Authors: Richter Watkins
Tags: #Military Science Fiction and Fantasy
is a work of fiction. Names, characters, places and incidents are products of the author’s imagination or are used fictitiously. Any resemblance to actual persons, living or dead, or to events or locals, is entirely coincidental.
Copyright © 2014 by Richter Watkins
Published by Pryde Multimedia, LLC
All rights reserved. No part of this publication may be reproduced, stored in a retrieval system, or transmitted in any form or by any means—electronic, digital, photocopy, recording, or any other—except for brief quotations in printed reviews, without the prior permission of the author and/or publisher.
For all the warfighters who never made it home.
The man who’d been dead for three years stood beneath a full moon and watched the helicopter, carrying six of America’s most powerful military and intel operatives, drop out of the predawn sky, falling like a predator hawk seeking its prey.
The dead man was getting worried about their arrival. But they made it. He had a big surprise for them.
The op he wanted to show them was only about half an hour away. He was Doctor Lester Raab, long considered dead by the world, but very much alive and rapidly becoming one of the most powerful men on the planet.
The unmarked chopper spun down across the palms and over the high, barbed-wire-topped wall into his compound in Baja at the center of one of Mexico’s wealthiest enclaves south of Tijuana.
Raab, who’d faked his death three years before, was on the verge of his personal resurrection. But he had a big problem that, if not solved, would threaten everything they’d worked for.
Four heavily armed Mexican Special Forces soldiers immediately surrounded the chopper as the rotors slowed and the engine wound down.
Three forcibly retired American army generals and one four-star still on active duty exited the chopper, along with an admiral and an intel operative connected the “dark floor” of the CIA, an organization known only to a handful as V4.
They strode quickly toward the main house of the compound as Raab hurried to greet them. He was thrilled at their arrival, not only for what he had planned for them, but for his power to bring them here at this hour.
These men, who had funded and protected him and his program, were the big guns behind the “dark” research and development for the future of the military, were about to witness confirmation of their successes. And to relax their anxieties about a problem that had arisen.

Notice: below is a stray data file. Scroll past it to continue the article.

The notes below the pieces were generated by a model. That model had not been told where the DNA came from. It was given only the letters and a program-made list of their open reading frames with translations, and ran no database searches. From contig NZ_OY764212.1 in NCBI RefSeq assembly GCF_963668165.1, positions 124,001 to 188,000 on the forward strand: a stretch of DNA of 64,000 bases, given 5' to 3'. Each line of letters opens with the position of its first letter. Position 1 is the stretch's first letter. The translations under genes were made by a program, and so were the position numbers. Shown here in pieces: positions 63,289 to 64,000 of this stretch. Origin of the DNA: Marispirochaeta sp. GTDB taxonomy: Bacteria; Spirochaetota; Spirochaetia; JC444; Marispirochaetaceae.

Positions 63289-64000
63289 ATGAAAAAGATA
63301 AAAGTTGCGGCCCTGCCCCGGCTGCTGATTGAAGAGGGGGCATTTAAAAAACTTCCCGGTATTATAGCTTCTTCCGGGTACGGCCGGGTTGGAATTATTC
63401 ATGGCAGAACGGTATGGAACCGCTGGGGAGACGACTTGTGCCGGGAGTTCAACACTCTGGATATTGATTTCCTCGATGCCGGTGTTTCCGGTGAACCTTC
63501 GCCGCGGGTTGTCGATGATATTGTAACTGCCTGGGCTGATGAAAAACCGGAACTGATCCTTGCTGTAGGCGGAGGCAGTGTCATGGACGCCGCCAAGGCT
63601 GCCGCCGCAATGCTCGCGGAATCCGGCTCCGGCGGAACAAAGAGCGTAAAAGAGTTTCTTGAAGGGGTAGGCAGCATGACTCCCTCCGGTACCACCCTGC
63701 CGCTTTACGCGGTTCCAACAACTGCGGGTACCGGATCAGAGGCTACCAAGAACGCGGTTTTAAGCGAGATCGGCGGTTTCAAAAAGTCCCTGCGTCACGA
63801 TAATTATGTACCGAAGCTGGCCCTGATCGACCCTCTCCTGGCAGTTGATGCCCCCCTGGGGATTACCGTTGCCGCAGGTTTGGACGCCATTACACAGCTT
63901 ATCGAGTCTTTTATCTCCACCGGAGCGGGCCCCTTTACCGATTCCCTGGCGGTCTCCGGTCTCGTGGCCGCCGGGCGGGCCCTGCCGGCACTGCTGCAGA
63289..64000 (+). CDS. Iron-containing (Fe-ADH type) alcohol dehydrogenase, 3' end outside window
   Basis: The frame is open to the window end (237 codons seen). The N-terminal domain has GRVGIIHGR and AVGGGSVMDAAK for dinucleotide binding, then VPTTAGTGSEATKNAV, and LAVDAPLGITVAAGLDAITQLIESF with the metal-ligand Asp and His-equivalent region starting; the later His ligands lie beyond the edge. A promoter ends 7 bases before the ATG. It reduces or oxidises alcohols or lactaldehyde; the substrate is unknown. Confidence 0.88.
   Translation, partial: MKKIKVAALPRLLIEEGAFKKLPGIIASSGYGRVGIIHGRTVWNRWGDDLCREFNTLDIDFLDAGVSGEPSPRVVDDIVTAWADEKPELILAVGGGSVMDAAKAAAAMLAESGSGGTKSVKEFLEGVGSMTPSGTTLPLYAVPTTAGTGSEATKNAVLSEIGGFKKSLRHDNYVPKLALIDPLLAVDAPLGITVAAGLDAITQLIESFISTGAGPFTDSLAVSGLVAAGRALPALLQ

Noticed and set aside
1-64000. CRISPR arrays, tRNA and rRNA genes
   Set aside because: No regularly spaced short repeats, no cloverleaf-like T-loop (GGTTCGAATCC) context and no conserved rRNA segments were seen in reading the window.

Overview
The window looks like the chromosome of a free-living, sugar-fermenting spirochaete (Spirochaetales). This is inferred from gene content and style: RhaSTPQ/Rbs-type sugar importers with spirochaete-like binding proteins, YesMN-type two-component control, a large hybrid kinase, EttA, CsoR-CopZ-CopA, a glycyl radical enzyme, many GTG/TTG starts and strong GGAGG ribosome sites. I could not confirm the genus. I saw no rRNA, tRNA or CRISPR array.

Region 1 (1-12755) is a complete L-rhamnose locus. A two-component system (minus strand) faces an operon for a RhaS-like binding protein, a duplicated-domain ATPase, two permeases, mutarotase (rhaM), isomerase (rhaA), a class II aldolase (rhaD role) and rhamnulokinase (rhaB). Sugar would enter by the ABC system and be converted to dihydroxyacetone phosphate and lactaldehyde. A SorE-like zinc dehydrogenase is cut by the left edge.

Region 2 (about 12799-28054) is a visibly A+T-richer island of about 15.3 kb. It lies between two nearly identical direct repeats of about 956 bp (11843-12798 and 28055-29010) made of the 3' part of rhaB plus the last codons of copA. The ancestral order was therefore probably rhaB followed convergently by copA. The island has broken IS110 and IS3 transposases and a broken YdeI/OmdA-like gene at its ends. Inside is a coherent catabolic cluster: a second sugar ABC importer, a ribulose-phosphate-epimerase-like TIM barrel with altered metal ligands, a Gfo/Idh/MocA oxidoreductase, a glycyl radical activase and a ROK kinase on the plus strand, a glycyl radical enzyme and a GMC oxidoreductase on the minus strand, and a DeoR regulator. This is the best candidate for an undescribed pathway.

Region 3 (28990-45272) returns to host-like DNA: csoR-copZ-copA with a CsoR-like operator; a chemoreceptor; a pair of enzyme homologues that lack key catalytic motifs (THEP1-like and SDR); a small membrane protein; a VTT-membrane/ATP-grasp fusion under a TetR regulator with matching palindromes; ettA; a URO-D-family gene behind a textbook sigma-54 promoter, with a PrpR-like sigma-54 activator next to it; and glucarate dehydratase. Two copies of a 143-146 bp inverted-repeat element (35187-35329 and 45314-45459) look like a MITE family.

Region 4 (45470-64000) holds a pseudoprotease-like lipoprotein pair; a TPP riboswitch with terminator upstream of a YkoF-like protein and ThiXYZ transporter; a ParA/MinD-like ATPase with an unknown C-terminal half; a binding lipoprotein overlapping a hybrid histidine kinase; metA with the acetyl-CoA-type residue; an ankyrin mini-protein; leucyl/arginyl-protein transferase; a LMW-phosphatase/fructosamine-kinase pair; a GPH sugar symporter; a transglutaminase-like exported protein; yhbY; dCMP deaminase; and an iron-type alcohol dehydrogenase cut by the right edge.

He said, as he greeted them, “Gentlemen, I was getting worried.”
“We’re a lot more worried than you are, Doctor,” Admiral Harris said as he shook hands with Raab. Harris headed of one of the most powerful contractor companies working with the Defense Advanced Research Projects Agency, known as DARPA.
General Snyder said as he came up to Raab and shook hands, “General Dexter sends his regards. He’s a great admirer of your work. He can’t wait to meet you once you’re relocated in Virginia. After you’ve solved the problem.”
“I can’t wait. I’m ready to go as soon as the problem is solved. And it will be very soon.”
“Good,” Snyder said. “One of the fifty buildings at Fort Meade stands waiting for you, fully equipped.”
“It will be resolved soon,” Doctor Raab said. “There is only one person on the planet, in my estimation, who can do so quickly. And she will be with us maybe by tonight.”
The idea of having his research labs moved to Virginia and in the same complex with the most powerful man on the planet was exciting to say the least. General Dexter had just recently become the commander of the Fort Meade complex and that made him director of the NSA, chief of Central Security Service, and head of the US Cyber Command. On top of that he had his own secret military force that consisted of the 24th Air Force, Second Army, and the Navy’s 10th Fleet. And in the global cyber war, no one was his equal. And he would soon have control of the Internet as well.
These men were the nation’s top guns. They ran the enhanced warfighter projects designed to keep America well ahead of the rest of the world in developing the war technologies of the future.
And Raab found himself at the top of the single most important of those projects. The one that would change everything. But there was a problem and it had to be fixed soon.
Raab led them into the villa and down a long hall to the “war” room that was filled with high-tech equipment, interactive screens, and wearable brainwave scanners more advanced than anything on the planet.
The interactive headpiece—nothing like it anywhere but here—lay in front of each of their chairs at the long, curved, mahogany table, where coffee and pastries were laid out for them by the house staff.
They settled, had coffee poured, got comfortable.
Dr. Raab then explained the operation they were going to witness. “We have about twenty minutes before the live op, featuring the most enhanced warfighter on earth, Seneca, is coming our way. But first, to adjust you to the experience—and you’ve never been involved quite the way you will be now—I’ll show you an op from a few days ago. You’ll experience it viscerally, and that takes some adjustment. It’ll get you ready for what you’ll see live very shortly.”
Raab was a little nervous. It was one thing to show a past operation, but the one that would be live was not under his control. It either would go or not. And its success was critical to everything he’d worked for.
Lester Raab had big plans for this day.
“All right, gentlemen, put on the headsets.”
The headsets were thin bands with goggles. They would calculate and adjust to each individual after reading their metrics. These men were now going to enter a world they had financed and helped create, but wasn’t available until now.